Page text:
Academic journal article Missouri Law Review

Discrimination after Daugherty: Are Missouri Courts "Contributing To" or "Motivated By" the Number of Cases on the Discrimination Docket?

Academic journal article Missouri Law Review

Discrimination after Daugherty: Are Missouri Courts "Contributing To" or "Motivated By" the Number of Cases on the Discrimination Docket?

Article excerpt

Daugherty v. City of Maryland Heights (1)


For more than twenty years, Missouri courts have applied the federal McDonnell Douglas burden-shifting analysis to determine the outcome of a defendant's motion for summary judgment in claims of employment discrimination. (2) However, the Missouri Supreme Court recently abandoned the McDonnell Douglas framework in favor of a new method of analysis derived from a Missouri Approved Jury Instruction. This new analysis has become known as the "contributing factor" test.

In the months since Daugherty, controversy has surrounded this standard. (3) Many defense attorneys claim that the "contributing factor" test significantly lowers the bar that a discrimination plaintiff must meet in order to defeat a defendant's motion for summary judgment. (4) Pre-Daugherty, plaintiffs had to prove the unlawful discrimination was a "motivating factor." (5) Among other procedural changes, plaintiffs in a post-Daugherty case must show the discrimination was a "contributing factor" in the challenged employment decision. (6) Employers argue that this perceived change puts them at a great disadvantage. (7)

While it is true that the shift to a new method of analysis has lessened the burden on plaintiffs who are trying to keep their claim alive, whether the language of the test refers to "contributing factors" or "motivating factors" should be of little concern. This note will argue that the true concern with the Missouri Supreme Court's decision in Daugherty lies in the fact that a plaintiff is no longer required to rebut a defendant's reasons for the alleged discrimination in order to survive summary judgment. This significantly lessens the procedural burden placed on plaintiffs, which will likely result in more employment discrimination claims being heard in Missouri Courts.


After working as an officer with the police department of Maryland Heights, Missouri for eighteen years, Douglas Daugherty was terminated from his employment in November of 2002. (8) In firing Daugherty, the City of Maryland Heights maintained that Daugherty was unable to perform certain essential functions of his job after he began to suffer from complications resulting from an on-the-job accident. The City then gave Daugherty the option to take early disability retirement to avoid termination. (9) When Daugherty did not exercise that option, he was terminated. (10)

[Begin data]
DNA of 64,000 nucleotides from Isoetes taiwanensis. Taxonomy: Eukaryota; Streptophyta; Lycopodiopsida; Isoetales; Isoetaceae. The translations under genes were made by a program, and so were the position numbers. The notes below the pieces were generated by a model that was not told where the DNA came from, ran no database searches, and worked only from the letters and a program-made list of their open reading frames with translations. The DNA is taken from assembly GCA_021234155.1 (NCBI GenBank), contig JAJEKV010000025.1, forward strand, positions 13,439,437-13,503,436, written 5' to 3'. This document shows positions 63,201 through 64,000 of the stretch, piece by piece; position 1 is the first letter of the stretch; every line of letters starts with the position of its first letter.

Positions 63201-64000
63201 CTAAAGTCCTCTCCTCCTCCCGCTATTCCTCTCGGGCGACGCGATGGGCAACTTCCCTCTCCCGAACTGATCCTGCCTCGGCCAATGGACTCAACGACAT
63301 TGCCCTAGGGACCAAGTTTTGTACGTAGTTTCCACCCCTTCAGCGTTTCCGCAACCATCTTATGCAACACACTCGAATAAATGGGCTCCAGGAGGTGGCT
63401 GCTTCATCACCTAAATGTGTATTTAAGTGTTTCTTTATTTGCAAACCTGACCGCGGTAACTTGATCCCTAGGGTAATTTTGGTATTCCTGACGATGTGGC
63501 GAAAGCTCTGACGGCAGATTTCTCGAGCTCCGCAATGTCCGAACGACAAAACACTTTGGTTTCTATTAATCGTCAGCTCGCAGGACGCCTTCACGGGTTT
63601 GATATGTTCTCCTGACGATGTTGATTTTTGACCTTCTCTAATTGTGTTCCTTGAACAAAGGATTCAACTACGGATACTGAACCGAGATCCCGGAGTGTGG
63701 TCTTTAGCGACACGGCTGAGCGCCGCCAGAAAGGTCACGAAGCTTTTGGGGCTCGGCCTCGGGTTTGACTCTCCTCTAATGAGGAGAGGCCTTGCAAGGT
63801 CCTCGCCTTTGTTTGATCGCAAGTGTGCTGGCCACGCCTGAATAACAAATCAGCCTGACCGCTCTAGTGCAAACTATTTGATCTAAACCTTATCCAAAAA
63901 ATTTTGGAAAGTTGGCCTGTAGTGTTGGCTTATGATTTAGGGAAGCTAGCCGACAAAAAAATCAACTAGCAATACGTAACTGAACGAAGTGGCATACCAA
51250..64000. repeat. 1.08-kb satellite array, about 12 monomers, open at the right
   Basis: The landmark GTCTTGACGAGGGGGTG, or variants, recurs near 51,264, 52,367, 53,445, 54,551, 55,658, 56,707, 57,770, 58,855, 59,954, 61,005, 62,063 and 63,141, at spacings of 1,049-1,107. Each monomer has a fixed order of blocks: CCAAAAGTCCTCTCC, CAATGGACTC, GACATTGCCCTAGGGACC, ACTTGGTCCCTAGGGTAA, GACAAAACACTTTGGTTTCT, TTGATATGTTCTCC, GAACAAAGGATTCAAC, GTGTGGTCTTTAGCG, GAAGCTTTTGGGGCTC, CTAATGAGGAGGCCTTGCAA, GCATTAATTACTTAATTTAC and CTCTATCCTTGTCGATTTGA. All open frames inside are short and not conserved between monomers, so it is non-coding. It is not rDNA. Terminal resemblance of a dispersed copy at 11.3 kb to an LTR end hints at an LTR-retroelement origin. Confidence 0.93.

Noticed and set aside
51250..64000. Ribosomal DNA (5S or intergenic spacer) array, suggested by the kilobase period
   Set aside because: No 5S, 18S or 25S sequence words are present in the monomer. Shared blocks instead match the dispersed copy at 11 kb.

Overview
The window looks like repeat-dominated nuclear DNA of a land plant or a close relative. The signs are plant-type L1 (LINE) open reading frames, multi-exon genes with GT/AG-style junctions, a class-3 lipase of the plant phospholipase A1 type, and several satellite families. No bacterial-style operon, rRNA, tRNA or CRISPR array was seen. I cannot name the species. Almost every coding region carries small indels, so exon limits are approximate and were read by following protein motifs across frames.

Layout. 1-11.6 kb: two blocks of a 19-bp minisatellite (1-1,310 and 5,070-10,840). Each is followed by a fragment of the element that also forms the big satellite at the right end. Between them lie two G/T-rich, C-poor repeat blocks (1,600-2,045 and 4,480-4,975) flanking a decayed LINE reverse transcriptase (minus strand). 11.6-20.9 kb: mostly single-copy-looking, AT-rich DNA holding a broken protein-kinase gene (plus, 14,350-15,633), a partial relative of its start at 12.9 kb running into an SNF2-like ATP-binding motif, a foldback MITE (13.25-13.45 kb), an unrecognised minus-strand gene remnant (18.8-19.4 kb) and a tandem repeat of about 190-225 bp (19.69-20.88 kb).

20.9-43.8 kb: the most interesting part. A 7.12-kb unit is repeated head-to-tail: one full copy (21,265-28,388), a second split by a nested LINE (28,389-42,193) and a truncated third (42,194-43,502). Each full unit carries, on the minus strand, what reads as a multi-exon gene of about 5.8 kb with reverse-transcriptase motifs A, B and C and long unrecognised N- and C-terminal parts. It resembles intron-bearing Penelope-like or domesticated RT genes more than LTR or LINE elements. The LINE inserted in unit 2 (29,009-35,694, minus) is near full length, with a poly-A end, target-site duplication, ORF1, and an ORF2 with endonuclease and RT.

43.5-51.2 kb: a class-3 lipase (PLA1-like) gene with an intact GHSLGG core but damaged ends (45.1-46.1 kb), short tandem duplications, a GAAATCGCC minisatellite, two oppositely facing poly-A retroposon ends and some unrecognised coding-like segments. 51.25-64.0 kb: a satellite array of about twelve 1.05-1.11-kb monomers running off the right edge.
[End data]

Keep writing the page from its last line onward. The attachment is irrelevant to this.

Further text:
Daugherty's physical problems started shortly after he began working as an officer in Maryland Heights when he was struck by a drunk driver while supervising an accident scene. (11) As a result, he sustained serious back injuries which kept him from working for over a year; however, he eventually he returned to active duty. (12) Approximately twelve years later, Daugherty was promoted to the rank of captain. (13) Shortly after this promotion, Daugherty missed several months of work due to complications from his prior back injury. (14)

In 2002, after chronic absenteeism because of his injury, the City required Daugherty to undergo an examination by a physician to determine his "fitness for duty." (15) The Deputy Chief of Police for the City created a memorandum, to be used by the physician evaluating Daugherty, spelling out what the Deputy Chief believed were the essential functions of Daugherty's job. (16) In creating the memorandum the Deputy Chief used both the City's official position description, (17) as well as his own beliefs about what was required of an employee in Daugherty's position, many of which were significantly more demanding than those listed in the official description. (18) Despite the physical demands spelled out in the Deputy Chief's memorandum, other officers in the department testified that they viewed Daugherty's position as merely supervisory in nature, (19) making it highly unlikely that he would ever face a situation which would require such physical activities. …

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